MP Jacob Rees-Mogg recently implied that mitochondrial transfer is akin to eugenics, but it is a way of combating debilitating ailments rather than producing 'perfect' human beings...

03 March 2014 - by Patricia Cassidy 
The UK Department of Health has published draft guidelines for the use of new techniques to prevent mothers passing on serious mitochondrial diseases to their children. The guidelines will be the subject of a three-month consultation...
03 March 2014 - by Chee Hoe Low 
The USA's Food and Drug Administration (FDA) is considering whether to allow human clinical trials of mitochondrial replacement, an IVF technique that uses gametes from three people...
24 February 2014 - by Dr Roger Sturmey 
The description of mitochondrial transfer as 'three-person IVF' may conjure up some unnerving perceptions of the consequences, and may be met in the public arena with discomfort, but it's worth considering the fundamental aspects of this approach...
21 October 2013 - by Ruth Saunders 
The health regulator in the USA is considering whether clinical trials of mitochondrial replacement techniques should go ahead....

HAVE YOUR SAY
Comment (gefbrind - Updated on 18/03/2014)
Clearly more understanding is needed, before MP's can sensibly debate Mitochondrial Donation. Talk of 'souls' suggest to me, a religious objection!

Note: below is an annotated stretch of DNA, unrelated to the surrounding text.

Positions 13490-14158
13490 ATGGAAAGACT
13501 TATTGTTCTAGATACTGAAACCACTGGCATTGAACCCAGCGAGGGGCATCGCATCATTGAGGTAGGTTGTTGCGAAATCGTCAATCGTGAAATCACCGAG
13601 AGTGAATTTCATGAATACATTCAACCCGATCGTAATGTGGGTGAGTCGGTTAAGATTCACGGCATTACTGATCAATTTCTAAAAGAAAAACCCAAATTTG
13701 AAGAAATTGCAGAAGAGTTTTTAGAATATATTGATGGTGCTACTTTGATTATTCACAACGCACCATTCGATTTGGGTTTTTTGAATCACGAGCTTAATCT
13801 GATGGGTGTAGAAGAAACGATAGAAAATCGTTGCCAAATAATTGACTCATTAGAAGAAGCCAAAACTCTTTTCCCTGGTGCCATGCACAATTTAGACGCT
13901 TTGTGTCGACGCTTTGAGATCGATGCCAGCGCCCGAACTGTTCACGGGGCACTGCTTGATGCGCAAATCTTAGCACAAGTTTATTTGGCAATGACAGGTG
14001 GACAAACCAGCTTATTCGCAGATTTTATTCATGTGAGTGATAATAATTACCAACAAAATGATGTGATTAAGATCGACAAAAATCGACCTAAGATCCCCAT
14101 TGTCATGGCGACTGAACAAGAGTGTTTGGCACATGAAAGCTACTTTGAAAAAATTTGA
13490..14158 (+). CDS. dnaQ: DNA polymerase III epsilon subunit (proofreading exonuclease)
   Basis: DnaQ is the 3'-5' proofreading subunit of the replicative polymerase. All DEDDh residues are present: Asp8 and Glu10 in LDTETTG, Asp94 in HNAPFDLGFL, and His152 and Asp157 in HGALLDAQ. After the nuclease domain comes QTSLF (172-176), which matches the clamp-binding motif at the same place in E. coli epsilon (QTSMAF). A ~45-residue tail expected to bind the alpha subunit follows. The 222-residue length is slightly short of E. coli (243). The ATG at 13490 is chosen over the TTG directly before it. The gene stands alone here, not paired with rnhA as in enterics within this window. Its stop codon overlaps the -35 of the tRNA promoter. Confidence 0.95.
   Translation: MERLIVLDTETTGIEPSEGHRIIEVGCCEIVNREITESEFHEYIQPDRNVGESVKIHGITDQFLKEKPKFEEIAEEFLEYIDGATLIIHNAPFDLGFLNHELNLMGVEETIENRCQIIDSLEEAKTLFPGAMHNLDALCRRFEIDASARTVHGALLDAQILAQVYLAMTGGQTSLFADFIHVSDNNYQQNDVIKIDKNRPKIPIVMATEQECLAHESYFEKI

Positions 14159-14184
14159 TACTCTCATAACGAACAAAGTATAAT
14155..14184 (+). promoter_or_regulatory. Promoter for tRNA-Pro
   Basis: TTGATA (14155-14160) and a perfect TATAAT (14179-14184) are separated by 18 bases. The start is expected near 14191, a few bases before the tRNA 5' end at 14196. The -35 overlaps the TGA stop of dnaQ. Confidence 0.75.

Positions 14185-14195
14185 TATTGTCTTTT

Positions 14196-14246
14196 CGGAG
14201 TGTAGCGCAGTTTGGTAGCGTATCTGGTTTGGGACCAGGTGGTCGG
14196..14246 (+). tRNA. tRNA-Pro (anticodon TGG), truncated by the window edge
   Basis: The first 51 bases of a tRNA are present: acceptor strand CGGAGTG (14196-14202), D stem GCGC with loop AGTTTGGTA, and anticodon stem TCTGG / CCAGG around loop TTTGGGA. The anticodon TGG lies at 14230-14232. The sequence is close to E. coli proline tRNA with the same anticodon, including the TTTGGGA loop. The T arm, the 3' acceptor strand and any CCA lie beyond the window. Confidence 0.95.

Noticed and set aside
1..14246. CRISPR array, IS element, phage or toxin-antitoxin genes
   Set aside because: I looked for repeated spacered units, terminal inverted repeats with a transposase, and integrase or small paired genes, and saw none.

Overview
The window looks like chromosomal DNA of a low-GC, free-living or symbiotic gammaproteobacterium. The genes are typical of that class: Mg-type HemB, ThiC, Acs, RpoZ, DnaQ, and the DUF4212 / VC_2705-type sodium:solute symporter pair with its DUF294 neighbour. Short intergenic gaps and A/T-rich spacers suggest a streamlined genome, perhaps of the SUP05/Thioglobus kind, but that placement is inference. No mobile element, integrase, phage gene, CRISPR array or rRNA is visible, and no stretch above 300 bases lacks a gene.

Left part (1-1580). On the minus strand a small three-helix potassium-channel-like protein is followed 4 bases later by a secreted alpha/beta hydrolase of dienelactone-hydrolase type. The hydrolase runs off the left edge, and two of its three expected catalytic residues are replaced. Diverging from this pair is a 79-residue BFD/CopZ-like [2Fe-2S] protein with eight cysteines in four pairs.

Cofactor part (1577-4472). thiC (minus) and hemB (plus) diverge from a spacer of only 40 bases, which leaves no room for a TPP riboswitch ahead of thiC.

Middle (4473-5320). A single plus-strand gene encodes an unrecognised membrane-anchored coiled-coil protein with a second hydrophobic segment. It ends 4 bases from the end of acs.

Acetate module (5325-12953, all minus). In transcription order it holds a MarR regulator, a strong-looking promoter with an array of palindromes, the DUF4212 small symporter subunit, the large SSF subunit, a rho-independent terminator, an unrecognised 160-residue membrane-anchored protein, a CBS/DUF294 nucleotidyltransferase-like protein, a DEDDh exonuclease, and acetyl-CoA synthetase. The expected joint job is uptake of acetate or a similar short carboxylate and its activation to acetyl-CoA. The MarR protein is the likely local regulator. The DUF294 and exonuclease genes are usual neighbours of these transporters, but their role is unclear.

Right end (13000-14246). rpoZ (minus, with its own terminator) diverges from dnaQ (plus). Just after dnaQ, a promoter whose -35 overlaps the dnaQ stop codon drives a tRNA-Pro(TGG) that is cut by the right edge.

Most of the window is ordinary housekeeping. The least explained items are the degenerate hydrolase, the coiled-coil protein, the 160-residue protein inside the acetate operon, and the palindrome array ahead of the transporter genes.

I was always under the misguided impression that the basis of religion, was to be considerate and caring to those in society, who are desperate and need our help. But obviously I got that one wrong! It is ethically unacceptable to deny affected families a medical solution, which will stop mitochondrial disease for ever! The alternative is not an option.
Mitochondrial disease is not rare, 1:200 new borns are affected!  However, severely affected cases are rare, 1:6500 and it is this group that Mitochondrial Donation is aimed at!  I lost my son at the age 40 with MELAS and his mother 12 years earlier. I just wish this technique was available to us in 1970 had we known we had a problem, which we didn't, we would have taken whatever the small risk.
Unfortunately, many of the MPs debating Mitochondrial Donation will not have been within a million miles of the disease, otherwise they would see the despair and suffering of those affected. We can only hope that this fantastic medical advancement is adopted and that common sense and decency prevails.